I have started playing DCU Online, which is a massively-multiplayer online role-playing game that takes place in the DC comics universe. So, you make a superhero or a supervillain, and you fly around and start punching people. It’s pretty cool, but there are some caveats.
Archive for January, 2011
Purity is pretty good for water and I suspect metallurgy, but I’m starting to think that it’s a waste of time when it comes to everything else.
Kurt Busiek recently Twittered (not recently, this essay is from a while ago -ed.), in a conversation with Colleen Coover: A story that readers hate but is in continuity is more valued than a story they’d love that isn’t. On a related note, I got into an argument with a friend of mine that began with a discussion of Whit Anderson’s upcoming re-interpretation of Buffy the Vampire Slayer, and somehow segued into a discussion of Sherlock Holmes, and about the purity of interpretation.
A couple months ago, DC released the first in what will be a series of standalone Superman graphic novels designed for audiences that aren’t steeped in decades of DC continuity or beholden to previous reboots.
They titled this series “Superman: Earth One.” Because when you’re trying to start with a clean slate, it’s best to use a reference to the DC universe’s multiverse structure that only long-time comics fans will pick up on.
This isn’t the least of the book’s problems…but it’s up there. But before I get into the Huge Crushing Issues, I will point out the one thing I really kinda liked about it:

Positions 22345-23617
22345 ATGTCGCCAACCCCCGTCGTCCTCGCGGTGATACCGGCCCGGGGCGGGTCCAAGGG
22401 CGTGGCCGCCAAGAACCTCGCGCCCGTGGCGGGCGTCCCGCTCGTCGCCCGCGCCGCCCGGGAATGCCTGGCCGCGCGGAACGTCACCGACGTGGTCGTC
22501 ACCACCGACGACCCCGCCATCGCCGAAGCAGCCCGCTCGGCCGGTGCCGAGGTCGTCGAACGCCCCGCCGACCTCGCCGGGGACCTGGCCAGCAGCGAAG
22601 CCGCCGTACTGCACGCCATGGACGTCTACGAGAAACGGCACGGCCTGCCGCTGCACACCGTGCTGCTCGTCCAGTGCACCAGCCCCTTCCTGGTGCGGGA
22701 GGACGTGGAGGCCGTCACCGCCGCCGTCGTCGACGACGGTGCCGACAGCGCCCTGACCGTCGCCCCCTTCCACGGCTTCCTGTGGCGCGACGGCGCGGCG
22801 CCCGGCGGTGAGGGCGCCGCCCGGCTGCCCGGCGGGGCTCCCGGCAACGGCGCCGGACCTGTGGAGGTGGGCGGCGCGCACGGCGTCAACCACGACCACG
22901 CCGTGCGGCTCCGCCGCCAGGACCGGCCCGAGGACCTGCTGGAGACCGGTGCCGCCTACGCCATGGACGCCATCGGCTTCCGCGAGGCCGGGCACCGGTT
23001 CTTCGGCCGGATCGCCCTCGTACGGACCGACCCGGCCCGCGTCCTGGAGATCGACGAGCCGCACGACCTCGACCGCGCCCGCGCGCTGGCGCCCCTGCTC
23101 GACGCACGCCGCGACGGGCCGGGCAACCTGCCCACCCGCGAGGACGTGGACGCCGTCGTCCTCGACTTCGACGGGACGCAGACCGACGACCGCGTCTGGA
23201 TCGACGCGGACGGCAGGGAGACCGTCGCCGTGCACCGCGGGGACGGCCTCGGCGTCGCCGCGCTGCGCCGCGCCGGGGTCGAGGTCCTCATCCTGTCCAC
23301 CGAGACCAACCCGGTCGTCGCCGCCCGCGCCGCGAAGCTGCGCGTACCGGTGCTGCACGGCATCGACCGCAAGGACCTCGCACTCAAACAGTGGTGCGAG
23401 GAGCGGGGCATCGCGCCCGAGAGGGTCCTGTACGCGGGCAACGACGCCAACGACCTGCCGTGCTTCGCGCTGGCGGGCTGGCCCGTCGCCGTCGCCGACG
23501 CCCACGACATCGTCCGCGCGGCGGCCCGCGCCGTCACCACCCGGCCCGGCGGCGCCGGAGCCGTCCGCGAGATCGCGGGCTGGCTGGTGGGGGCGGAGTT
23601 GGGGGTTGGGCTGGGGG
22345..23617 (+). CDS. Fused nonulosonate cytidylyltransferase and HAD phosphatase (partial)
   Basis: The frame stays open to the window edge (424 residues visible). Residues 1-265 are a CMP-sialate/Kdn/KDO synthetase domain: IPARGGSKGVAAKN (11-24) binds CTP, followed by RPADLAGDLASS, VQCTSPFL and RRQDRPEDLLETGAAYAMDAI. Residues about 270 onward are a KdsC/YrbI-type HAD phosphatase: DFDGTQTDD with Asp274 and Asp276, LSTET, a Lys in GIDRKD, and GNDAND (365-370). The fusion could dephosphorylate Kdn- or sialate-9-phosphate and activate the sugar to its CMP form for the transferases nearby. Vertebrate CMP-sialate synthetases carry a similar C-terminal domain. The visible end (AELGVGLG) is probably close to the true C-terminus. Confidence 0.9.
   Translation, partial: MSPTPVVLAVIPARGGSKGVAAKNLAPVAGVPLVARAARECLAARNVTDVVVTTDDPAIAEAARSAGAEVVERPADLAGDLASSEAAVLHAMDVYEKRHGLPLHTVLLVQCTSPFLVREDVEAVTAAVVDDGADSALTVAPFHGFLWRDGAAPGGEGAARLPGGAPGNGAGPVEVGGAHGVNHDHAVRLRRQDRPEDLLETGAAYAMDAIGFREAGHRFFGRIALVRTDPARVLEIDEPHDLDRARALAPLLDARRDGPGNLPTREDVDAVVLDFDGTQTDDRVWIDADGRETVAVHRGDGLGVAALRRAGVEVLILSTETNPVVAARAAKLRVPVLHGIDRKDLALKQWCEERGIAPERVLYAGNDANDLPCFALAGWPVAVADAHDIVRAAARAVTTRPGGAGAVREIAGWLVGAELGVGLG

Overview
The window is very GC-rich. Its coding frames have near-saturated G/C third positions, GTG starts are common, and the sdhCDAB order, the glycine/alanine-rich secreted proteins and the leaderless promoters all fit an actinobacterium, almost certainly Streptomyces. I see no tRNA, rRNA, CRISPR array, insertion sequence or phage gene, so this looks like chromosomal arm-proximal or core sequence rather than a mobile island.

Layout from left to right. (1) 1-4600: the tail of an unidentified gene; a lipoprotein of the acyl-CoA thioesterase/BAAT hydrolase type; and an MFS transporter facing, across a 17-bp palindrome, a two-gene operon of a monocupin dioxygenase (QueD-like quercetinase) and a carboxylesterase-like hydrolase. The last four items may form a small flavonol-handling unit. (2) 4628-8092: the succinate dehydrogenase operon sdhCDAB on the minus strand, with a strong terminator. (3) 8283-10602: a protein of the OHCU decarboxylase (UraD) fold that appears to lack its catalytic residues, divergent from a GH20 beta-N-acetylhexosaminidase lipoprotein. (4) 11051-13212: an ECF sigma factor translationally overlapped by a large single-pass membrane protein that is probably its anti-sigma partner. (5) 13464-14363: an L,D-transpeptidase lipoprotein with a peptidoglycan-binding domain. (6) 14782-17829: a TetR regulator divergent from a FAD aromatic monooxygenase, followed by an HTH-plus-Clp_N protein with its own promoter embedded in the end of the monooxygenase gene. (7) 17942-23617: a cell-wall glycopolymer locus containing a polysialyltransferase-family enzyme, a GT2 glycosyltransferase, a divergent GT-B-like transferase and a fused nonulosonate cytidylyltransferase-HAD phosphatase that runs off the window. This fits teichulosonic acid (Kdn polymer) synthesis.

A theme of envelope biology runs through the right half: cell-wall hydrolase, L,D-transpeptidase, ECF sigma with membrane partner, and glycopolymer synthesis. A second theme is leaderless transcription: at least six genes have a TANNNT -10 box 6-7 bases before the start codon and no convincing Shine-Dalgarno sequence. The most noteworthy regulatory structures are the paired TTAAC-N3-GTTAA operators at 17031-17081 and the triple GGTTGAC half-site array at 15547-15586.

J. Michael Straczynski, freed up from the “standard” continuity, finally gives Krypton something to do.
Amazon.com has declared that Richard Kadrey’s Kill the Dead is one of the ten best SF/Fantasy books of the year. Pursuant to that, I decided to finally sit down and read Sandman Slim, the precursor to the aforementioned Kill the Dead, and see how it is. Sandman Slim is fairly good; in case by some mischance you’ve been living in a cave and haven’t encountered it yet, it reads as a mash-up of the (sadly) little-watched TV show Brimstone and the movie Payback (which is one of the best movies that Mel Gibson has made in, oh, let’s say fourteen years?), with some Spenser for Hire and Dresden Files slathered on top.
The supernatural-noir, or supernatural detective fiction subgenre is pretty wildly popular these days (actually, it’s been going strong for several years), and I think it’s a really interesting kind of a splice of genres, so I want to talk about some of the things that I’ve noticed on the subject.
One of the more baffling ideas in “The Cape” – the one that makes everyone assume the creators have probably not read a comic ever – is that the hero of the fictional comic has a motto: “One man, one fight, one right.”Which doesn’t actually mean anything, but…hey, “The Cape,” everybody.
I sat on the couch racking my brains trying to think of other heroes who had a well-known motto, let alone a catchphrase encapsulating their views (even as obtusely as The Cape’s). But while it’s not exactly a staple of superhero comics, it’s actually more common than I’d initially thought.
Superman’s got “Fighting for Truth, Justice and the American Way.” And I suppose you could make a case for Batman’s “Criminals are a superstitious and cowardly lot.”
The DC trinity motto is unfortunately rounded out by Wonder Woman’s battle cry… Read more »
I don’t think I’m ever going to stop talking about The Cape. I don’t know if this should make NBC optimistic for the show’s future — I also don’t think I’m going to buy anything advertised on The Cape — but there it is.
Anyway. NBC is soliciting fan’s to send in ideas for villains for this show. Heheheheh.